Mathematical Models

Spares Calculator optimizes spare parts using a logorithmic poisson distribution as prescribed by Dr Sherbrooke and Dr Feeney in their work for the US DoD in the 1960’s. These models are now the industry standard and are used in nearly every spare parts program on the market today. The following papers describe more about mathematical models used within Spares Calculator.

Reference papers:

  1. A System Approach to Base Stockage of Recoverable Items, G. J. Feeney and Craig C. Sherbrooke, The Rand Corporation, 1965.
  2. METRIC: A Multi-Echelon Technique for Recoverable Item Control Sherebrooke, The Rand Corporation, 1967.

Assumptions

Spares Calculator returns accurate results provided the input data is accurate and the equipment is in the level section of the reliability bath-tub curve. This is also known as the active life region. The equipment must not be in the infant mortality or wear out region of life and the MTBF must be stable. At this point failures are said to occur stochastically (randomly) and can be forecast using statistics. Fortunately, advances in statistical process control, reliability engineering and production screening mean that it is usually correct to assume that equipment released from quality control has a stable MTBF.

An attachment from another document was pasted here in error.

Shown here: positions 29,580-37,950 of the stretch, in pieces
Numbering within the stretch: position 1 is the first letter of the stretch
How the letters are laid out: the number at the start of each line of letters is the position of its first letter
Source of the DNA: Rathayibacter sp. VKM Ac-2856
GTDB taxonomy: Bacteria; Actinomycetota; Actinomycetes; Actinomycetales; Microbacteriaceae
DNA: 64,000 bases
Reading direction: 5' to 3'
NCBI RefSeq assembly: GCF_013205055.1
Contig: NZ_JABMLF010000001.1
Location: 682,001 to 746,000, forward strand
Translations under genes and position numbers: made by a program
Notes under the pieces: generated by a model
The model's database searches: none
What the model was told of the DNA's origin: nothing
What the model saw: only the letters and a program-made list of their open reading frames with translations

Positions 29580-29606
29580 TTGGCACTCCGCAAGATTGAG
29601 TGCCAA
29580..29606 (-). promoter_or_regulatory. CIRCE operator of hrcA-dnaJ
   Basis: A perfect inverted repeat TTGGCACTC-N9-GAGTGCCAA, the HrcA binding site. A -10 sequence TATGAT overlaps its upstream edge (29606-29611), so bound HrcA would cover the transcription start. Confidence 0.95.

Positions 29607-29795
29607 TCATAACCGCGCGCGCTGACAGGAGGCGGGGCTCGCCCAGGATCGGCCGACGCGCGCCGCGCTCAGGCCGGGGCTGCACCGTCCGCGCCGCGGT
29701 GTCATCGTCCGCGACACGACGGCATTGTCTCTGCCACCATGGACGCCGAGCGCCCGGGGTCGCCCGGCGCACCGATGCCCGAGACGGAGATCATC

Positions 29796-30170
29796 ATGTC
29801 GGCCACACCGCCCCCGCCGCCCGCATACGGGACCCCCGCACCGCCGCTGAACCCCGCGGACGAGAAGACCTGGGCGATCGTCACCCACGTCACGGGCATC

Validation

Spares Calculator was first launch in 2002. Prelaunch the Spares Calculator models were validated in thousands of trials against credible reference texts such as those listed below. Since that time the program has undergone hundreds of real-life company trials and is used globally in numerous industries by the biggest and most successful companies in the world.

Validation references:

  1. U.S. Navy, Reliability Engineering Handbook, NAVAIR 01-1A-32
  2. B L Hansen, Quality Control, Prentice Hall Inc. Englewood Cliffs
  3. U.S. Navy, Maintainability Design Criteria Handbook for Designers of Shipboard Electronic Equipment, NAVSHIPS 94324